Campaign Communications: Begin with the End in Mind

Venn diagram showing ideal spot for campaign positioning
Our approach always centers on donors—it’s about what you and your donors can achieve together.

Lipman Hearne: How do you translate institutional vision to a philanthropic imperative? EVP and philanthropy practice lead Sara Stern teamed up with The Phoenix Philanthropy Group for a webinar, “Visioning, Priority Setting, and Goal Setting: Building the Foundation for a Successful Campaign,” offering practical tips to engaging campus leaders recasting their campaign priorities. Sara focused on translating those funding priorities into philanthropic imperatives. A recording of the entire webinar is here. We sat down with Sara and Colleen O’Grady, Lipman Hearne’s senior philanthropic strategist, to dig deeper into this important topic.

Sara: I think that giving—especially campaign-level giving—is fundamentally an act of optimism. There’s lots of research documenting the ways giving is beneficial to individual health and well-being, but I think investing through a campaign goes even further. Donors who commit to a campaign are committing to a future state of their chosen institutions, which is, by definition, optimistic! Our job as marketers and communicators is to help paint the picture of a future state that will inspire donors.

Colleen: And we have to ask ourselves: what is it audiences want to understand about that future state? Often, they don’t need to see the future rendered in high-definition, specific 3D glory but instead they want to know the way it will feel. Or they want to understand the values and principles that are embodied in that future.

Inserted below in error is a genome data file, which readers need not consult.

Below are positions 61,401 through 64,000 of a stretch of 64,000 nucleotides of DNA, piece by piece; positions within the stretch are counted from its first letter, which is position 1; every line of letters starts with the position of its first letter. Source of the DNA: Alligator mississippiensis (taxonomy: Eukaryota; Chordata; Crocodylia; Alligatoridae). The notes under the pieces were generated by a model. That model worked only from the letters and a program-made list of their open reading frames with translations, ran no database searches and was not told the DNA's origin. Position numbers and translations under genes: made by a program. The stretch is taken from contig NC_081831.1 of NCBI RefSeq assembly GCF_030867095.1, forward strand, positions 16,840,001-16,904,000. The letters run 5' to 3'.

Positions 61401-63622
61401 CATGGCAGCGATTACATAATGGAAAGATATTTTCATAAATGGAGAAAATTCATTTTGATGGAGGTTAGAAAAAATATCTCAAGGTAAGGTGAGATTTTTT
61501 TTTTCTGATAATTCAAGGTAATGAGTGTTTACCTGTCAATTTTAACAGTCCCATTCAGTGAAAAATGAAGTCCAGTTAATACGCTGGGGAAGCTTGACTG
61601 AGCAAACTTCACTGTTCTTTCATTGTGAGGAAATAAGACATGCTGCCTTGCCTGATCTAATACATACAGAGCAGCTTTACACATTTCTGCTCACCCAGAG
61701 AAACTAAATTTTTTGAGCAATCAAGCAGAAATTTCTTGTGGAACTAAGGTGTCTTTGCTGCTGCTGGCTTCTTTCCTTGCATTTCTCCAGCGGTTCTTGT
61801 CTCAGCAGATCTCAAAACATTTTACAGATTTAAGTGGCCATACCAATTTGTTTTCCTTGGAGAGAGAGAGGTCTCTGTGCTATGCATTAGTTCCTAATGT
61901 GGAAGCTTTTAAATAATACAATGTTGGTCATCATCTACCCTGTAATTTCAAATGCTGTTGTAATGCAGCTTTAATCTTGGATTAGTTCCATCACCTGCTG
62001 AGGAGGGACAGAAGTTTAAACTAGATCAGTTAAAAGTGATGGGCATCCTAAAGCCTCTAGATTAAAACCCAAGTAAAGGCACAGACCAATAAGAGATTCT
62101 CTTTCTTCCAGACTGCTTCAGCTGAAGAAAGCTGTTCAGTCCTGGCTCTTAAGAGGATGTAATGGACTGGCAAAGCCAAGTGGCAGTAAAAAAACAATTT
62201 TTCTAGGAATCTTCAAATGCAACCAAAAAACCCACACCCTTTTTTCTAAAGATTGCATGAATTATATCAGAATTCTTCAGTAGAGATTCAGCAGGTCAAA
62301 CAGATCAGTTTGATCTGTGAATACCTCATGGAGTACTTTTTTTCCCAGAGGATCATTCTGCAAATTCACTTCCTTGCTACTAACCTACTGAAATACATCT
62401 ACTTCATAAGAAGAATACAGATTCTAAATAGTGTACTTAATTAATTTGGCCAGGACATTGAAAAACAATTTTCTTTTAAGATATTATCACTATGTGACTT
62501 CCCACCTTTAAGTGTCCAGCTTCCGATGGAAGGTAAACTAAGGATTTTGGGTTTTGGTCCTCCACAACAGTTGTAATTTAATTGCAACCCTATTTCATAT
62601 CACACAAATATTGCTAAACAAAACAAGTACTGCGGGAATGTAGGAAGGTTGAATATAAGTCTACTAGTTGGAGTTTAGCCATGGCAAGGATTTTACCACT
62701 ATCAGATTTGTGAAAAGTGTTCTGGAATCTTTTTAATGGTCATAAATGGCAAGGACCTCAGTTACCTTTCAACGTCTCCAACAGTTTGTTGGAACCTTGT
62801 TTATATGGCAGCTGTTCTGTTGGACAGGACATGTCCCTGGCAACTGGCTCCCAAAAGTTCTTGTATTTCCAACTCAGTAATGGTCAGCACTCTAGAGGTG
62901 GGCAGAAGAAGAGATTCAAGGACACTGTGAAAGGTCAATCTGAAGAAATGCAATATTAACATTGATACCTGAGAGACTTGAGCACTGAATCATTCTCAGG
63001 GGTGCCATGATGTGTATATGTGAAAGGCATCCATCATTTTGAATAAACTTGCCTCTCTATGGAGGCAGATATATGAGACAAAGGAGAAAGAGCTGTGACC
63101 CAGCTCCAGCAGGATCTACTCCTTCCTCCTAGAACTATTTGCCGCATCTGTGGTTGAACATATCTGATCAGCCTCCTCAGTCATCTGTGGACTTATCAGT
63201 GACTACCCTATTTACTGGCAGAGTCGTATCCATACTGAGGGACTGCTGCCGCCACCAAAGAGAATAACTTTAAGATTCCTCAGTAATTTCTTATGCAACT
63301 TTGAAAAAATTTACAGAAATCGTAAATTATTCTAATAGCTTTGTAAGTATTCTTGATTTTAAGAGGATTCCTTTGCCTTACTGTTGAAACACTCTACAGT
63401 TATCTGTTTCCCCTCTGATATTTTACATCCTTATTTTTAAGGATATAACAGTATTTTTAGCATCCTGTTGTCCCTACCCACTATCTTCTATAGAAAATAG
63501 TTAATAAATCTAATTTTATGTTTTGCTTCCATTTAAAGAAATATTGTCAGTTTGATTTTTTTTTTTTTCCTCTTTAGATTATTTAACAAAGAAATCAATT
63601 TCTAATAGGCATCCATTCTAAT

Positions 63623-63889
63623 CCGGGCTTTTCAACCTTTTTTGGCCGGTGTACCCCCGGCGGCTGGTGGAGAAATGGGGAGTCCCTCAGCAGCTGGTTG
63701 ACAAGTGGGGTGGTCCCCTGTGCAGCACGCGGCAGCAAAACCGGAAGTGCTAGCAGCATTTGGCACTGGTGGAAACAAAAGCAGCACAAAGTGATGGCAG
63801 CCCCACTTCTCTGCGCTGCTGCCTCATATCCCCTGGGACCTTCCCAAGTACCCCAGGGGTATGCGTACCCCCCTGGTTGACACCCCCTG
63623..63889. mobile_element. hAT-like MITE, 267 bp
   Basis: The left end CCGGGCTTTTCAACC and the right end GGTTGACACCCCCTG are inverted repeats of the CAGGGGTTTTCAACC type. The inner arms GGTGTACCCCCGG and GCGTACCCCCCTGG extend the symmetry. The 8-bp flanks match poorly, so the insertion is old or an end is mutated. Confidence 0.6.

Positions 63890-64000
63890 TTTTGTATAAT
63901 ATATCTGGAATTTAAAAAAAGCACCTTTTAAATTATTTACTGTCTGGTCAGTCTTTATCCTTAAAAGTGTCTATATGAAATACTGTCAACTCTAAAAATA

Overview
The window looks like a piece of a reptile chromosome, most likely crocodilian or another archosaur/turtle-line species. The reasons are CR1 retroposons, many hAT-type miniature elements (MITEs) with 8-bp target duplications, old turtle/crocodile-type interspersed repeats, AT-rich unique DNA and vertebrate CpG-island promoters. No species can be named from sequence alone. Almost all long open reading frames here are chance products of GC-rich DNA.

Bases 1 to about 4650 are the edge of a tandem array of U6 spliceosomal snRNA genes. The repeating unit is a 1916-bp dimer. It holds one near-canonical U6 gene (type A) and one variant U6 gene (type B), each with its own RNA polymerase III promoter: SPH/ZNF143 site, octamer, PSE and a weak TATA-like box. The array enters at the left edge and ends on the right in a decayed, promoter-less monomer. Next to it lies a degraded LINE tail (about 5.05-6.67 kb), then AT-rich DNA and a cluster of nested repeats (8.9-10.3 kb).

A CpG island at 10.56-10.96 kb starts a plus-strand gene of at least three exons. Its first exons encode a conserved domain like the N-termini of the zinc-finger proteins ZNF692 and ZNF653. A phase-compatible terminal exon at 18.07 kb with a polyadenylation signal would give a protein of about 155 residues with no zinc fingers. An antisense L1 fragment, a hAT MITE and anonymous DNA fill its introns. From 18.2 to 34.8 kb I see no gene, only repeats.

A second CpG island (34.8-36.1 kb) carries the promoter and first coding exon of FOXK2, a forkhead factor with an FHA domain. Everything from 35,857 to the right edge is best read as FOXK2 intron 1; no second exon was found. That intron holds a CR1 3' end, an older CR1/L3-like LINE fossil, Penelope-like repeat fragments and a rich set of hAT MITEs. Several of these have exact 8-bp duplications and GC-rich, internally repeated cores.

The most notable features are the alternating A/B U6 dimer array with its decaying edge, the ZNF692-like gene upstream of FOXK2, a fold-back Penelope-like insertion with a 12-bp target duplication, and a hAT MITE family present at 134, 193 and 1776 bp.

Sara: The campaign brand and messages we created for Bowdoin College were an example of that. They sent the message to donors that in Bowdoin’s future, and in the future of students who will choose Bowdoin, there is no upper limit to how much good we think people can do. 

Colleen: Those messages were rooted in wonderful scenario planning and vision articulation on the part of Bowdoin’s president, who was very clear in making a firm promise to Bowdoin students.

Lipman Hearne: But what about institutions where the goals of a campaign are still changing?

Colleen: Maintaining the flexibility to continue adapting and changing is in itself a valid goal, and a stated goal of many nonprofits—and of their donors, I should add. That doesn’t mean donors are looking for campaign messages in the neighborhood of “anything goes.”

Sara: The campaign should still be focused on a concrete overarching vision.

Colleen: Donors need to understand the values with which they are being invited to associate themselves, and the way the world will be different when the campaign succeeds. If that end is crystal clear, donors see the value in keeping varied routes open between point A and point B.

Sara: And sometimes point B turns into point B+ midway through the campaign.

Colleen: That’s a good way to put it. It isn’t a new destination, but an improvement on that destination. Our goal is always to supply messaging tools that empower these kinds of pivots, and can bring your donors along the campaign journey. 

Sara: Our approach always centers on donors—it’s not exclusively what you, the institution wants to achieve—rather, it’s what you and your donors can achieve together.

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